|from Fancyclopedia 2 ca. 1959|
|Agents are used by many pro authors, even the best established. They relieve professional writers of the tedium of submitting their own manuscripts individually and, if any good, make each script produce more income for its author by holding out for higher rates and selling all sorts of subsidiary rights. (Apparently personal contact gets better results than sending the story in by mail.) Numerous fans have been agents, or worked for agents for a short period; in fact, it's said that you can't turn around in New York without running into a Scott Meredith graduate, and the Futurians moved into editorships from their agenting jobs.
Traditionally, ethical agents don't advertise or charge reading fees. However, many agents run (and advertise) manuscript criticism bureaus on the side, charging fees of $5 or more for this service; a few so-called agents derive practically their entire income from this source. The most prominent agents handling science fiction writers at present are Forrest J Ackerman, Harry Altshuler (both one-man operations), Ann Elmo (slightly larger, with ex-fan and editor Theron Raines handling the stf clients), Byrne and Reiss (old-time Fiction House editors), and Scott Meredith (a large outfit, and one that does have a reading fee department). Heinlein uses the services of Burton Blassingame, probably unknown outside the field but highly respected within it; Asimov was once burned by an agent who was careless with writers' money and now uses no agent at all; Tucker has an agent for his books but markets his shorts himself.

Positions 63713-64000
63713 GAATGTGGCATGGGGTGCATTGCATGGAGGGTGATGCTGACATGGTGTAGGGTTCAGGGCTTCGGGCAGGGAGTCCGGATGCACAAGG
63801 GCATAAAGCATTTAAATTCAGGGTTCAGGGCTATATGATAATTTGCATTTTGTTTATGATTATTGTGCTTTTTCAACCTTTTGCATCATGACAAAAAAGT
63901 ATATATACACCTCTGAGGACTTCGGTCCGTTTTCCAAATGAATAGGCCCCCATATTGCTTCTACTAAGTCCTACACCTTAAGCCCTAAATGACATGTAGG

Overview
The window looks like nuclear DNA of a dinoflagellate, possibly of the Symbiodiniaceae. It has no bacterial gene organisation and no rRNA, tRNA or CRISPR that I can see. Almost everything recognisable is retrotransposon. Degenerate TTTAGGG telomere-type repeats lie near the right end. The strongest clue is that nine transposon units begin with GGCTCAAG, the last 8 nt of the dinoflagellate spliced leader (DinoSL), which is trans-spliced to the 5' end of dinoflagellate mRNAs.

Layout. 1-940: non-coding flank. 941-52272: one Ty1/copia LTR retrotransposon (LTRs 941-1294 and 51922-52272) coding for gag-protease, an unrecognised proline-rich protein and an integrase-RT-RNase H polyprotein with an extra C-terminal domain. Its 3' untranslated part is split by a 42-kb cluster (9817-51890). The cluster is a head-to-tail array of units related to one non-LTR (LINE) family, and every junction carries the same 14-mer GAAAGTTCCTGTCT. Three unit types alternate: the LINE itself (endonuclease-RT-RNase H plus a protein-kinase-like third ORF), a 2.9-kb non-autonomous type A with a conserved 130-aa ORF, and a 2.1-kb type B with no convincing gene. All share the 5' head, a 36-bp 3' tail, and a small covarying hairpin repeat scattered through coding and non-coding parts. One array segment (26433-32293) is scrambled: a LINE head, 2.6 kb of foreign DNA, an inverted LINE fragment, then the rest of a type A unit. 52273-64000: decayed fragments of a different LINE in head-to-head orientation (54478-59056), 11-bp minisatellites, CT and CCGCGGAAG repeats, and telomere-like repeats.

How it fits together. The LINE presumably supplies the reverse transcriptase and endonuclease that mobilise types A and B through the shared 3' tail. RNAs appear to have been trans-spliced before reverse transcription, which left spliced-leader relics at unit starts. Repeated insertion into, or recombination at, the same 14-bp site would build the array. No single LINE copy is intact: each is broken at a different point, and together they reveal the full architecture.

If you're not interested in crashing the proz, this is probably more than you need to know about agents. If you are, a word of advice: don't pay a reading fee. If you have anything on the ball at all, you'll find agents willing to read and criticize your work for nothing; if you haven't, some honest editor will tell you so eventually.
|from Fancyclopedia 1 ca. 1944|
|Agents are used by many pro authors, even the best established. Most agents require a reading fee from beginning authors, and so act as professional critic to the writer — one is seldom a good judge of his own work. For established authors the agent, for a commission, serves the function of saving the writer the trouble of taking manuscripts around to the editors and putting the story across. Apparently personal contact gets better results than sending the story in by mail. Numerous fans have been agents, and the Futurians moved into editorships therefrom.|
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